• Add the IP’s directly after the “v=spf1” in the following format ip4:IP_Address1/32 (32 indicates a single IP)
    • Example SPF record that includes the Office 365 Server and your companies public IP’s:  “v=spf1 ip4:1xx.2xx.1xx.2xx/32 ip4:2xx.1xx.2xx.1xx/32 include:spf.protection.outlook.com –all”
    • You can use the following to validate your SPF formatting: http://www.kitterman.com/spf/validate.html


Turn off the Office 365 Spam Filter (sort of)

Now that you having Sophos providing your inbound email protection you may or may not desire to have Office 365 filtering as well.  You cannot turn off the Microsoft protection but you can create mail flow rules to bypass it.

  • Log into the Office 365 administration console -  Admin > Exchange > Mail Flow > Rules
    • Click + and select Bypass spam filtering…
    • Name = whatever you like
    • Apply this rule if = [Apply to all messages]
    • Save and move rule to the top priority (if others exist)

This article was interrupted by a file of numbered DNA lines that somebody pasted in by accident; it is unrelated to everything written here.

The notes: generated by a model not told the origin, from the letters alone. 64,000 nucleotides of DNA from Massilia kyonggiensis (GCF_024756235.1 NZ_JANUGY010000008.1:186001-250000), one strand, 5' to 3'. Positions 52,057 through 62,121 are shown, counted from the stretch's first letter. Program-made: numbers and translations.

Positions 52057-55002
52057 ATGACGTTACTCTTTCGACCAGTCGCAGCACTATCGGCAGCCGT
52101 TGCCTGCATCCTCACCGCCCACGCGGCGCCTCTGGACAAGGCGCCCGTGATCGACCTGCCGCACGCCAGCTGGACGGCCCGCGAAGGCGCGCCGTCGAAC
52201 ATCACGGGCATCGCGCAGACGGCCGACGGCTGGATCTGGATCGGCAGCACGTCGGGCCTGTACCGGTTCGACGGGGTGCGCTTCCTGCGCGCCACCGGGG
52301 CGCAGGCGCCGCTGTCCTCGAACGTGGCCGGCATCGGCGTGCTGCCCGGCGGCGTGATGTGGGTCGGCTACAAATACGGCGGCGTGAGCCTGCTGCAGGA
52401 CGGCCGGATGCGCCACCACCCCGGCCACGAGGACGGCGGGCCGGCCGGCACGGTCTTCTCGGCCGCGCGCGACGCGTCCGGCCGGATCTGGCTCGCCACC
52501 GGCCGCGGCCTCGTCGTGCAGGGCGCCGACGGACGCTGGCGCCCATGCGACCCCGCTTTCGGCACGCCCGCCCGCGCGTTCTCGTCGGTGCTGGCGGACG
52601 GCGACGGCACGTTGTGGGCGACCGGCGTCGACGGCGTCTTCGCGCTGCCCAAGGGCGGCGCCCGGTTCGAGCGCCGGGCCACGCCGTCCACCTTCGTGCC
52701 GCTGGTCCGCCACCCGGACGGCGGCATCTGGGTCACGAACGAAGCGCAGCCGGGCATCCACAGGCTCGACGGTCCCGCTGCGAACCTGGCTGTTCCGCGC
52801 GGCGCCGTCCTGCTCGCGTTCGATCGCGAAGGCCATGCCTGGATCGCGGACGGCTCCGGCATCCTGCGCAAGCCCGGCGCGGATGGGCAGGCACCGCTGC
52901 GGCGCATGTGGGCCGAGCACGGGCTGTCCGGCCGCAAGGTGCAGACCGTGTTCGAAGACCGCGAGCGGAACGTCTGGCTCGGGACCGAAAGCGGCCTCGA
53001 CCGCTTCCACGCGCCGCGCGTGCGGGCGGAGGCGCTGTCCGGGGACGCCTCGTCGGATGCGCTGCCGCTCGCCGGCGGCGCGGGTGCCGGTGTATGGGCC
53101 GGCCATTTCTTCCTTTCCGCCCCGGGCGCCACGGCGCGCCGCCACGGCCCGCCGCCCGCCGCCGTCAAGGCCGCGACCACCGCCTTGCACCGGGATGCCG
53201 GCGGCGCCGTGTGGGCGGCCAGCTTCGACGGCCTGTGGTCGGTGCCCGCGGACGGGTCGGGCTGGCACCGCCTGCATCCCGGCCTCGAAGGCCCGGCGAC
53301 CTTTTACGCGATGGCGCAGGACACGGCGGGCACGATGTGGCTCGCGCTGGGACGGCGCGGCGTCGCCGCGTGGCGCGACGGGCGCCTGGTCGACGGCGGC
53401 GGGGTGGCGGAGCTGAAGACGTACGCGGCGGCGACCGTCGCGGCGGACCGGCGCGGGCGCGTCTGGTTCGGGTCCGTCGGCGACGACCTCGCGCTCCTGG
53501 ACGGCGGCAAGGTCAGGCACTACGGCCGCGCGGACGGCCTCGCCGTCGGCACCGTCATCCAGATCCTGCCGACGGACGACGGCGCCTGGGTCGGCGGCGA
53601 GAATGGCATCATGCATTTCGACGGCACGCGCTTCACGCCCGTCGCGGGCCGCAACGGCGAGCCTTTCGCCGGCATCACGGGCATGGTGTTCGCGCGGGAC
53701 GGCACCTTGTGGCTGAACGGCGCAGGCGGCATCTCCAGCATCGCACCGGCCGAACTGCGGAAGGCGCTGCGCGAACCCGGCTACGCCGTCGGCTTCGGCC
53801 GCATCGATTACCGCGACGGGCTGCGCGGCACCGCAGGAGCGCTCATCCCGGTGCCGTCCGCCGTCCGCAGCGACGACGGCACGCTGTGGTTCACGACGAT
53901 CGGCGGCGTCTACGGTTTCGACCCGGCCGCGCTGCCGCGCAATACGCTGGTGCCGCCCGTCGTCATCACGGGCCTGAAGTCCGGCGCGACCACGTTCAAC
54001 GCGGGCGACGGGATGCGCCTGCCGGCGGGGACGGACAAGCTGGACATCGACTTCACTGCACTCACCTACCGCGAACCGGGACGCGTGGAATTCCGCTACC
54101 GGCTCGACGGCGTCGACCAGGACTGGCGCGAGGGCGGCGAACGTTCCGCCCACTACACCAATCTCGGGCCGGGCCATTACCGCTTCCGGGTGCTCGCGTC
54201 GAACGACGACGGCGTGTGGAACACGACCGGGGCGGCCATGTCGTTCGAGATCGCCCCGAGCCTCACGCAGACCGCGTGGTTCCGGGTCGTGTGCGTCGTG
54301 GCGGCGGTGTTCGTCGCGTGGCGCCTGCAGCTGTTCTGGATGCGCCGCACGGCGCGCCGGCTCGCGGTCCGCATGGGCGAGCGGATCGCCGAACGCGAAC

Bypassing Office 365 Spam filters

To process outbound messages, (needed for applying DLP –Data Leakage Prevention and encryption), continue with these steps

Set Office 365 to send outbound email to your Sophos UTM to be processed

  • Log into the Office 365 administration console -  Admin > Exchange > Mail Flow > Connectors
    •  Click the + to create a new connector
    • In the From section, select Office 365, and in the To section, select Partner Organization
      Setting Office 365 outbound connectors
    • Click Next
    • Give the new connector a name, optional description, and decide if the connector should be enabled once it has been saved using the Turn it on checkbox
    • Click Next